My Day at Notre Dame – Fr. Pavone

Fr. Frank Pavone of Priests For Life writes:

My Day at Notre Dame-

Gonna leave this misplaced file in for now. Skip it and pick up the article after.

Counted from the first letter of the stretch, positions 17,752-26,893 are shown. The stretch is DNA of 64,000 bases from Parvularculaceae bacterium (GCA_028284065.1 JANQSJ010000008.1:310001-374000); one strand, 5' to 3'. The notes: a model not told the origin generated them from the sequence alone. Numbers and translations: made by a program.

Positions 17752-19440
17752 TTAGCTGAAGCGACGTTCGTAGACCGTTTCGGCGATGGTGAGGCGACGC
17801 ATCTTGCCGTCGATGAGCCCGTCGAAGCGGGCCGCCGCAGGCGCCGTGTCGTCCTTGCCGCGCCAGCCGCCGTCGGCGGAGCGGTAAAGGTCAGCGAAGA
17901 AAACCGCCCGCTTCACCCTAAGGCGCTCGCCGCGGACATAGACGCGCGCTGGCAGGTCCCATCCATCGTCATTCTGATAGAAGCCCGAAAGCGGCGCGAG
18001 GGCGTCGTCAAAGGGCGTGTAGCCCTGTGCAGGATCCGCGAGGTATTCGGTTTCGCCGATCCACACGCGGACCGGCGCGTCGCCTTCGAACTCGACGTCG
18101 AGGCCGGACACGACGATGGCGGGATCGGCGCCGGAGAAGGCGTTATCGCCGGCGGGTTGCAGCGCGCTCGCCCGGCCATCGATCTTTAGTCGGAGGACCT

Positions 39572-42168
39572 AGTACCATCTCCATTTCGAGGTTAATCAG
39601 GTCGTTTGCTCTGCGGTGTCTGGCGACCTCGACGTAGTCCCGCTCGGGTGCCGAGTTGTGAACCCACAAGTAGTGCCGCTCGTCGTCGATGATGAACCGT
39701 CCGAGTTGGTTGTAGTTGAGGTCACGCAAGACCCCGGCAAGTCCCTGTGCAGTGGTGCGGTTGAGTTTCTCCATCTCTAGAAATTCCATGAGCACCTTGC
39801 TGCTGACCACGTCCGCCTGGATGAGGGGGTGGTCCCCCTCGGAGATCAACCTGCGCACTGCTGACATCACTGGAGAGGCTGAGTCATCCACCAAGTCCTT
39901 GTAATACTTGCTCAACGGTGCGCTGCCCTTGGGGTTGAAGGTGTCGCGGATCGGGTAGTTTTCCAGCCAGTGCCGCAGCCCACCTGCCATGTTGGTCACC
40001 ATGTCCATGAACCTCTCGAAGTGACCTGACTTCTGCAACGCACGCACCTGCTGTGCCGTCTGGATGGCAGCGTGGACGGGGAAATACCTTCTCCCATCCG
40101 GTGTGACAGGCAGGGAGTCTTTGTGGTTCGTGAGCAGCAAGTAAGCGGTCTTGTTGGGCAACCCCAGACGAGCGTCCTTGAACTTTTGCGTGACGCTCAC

There was an eerie stillness and silence across the Notre Dame campus as my colleagues, a few of the seniors and I walked across the campus very early on the morning of Commencement Day. It was the calm before the storm of what we knew was an historic day. I started with a national Fox News interview along with Fr. Richard McBrien. We were asked our views of the Commencement. My message was: Everyone can imagine people they would protest speaking at a commencement: an avowed racist, anti-Semite, or advocate of terrorism. So the failure to object to one who is unwilling to call for an end to abortion is the failure to see that abortion is as bad or worse than those other evils. We have to stop trivializing abortion. Moreover, the university gave the President an honorary law degree. Law exists to protect human rights; but this president has admitted that he doesn’t know when a child receives human rights. How can he defend human rights when he doesn’t know who has them? After speaking to various media, I greeted people on campus who were coming from all over the country to stand with the courageous students who boycotted their own commencement and invited me to lead them in an alternate ceremony. After I greeted and blessed the demonstrators who were at the campus entrance, and concelebrated a special Mass for Life, I led the Class of 2009 Vigil for Life. We meditated on the Glorious Mysteries of the Rosary, on the victory of life over death, and on the fact that Jesus is King over every nation, over the courts, the Congress, and the White House. As I gave the students and their families reflections on these truths, the current occupant of the White House was calling the graduates to have “open minds, open hearts” and a spirit of dialogue. Now dialogue with our opponents on this issue is something we at Priests for Life specialize in. I maintain friendships with abortion advocates and practicing abortionists. The clarity of our own convictions never means we despise, demonize, or shut out other people. And yes, we are willing to collaborate with others in morally legitimate ways to reduce the numbers of abortions. But the President’s remarks had a glaring omission. While willing to dialogue and to promote adoption, he gave no indication of any willingness to protect the children in the womb. And that’s the crux of the issue. In his remarks, he referred to the Brown vs. Board of Education Supreme Court decision that outlawed segregation. Certainly, his call for open minds does not include openness to reconsider the segregation issue. There’s a right answer to it, period. So it is with the protection of the unborn. And as quiet again descended on campus at the end of the day, I reflected… Open minds, yes, but for the purpose of eventually firmly closing upon the truth! And isn’t that supposed to be the purpose of Catholic universities?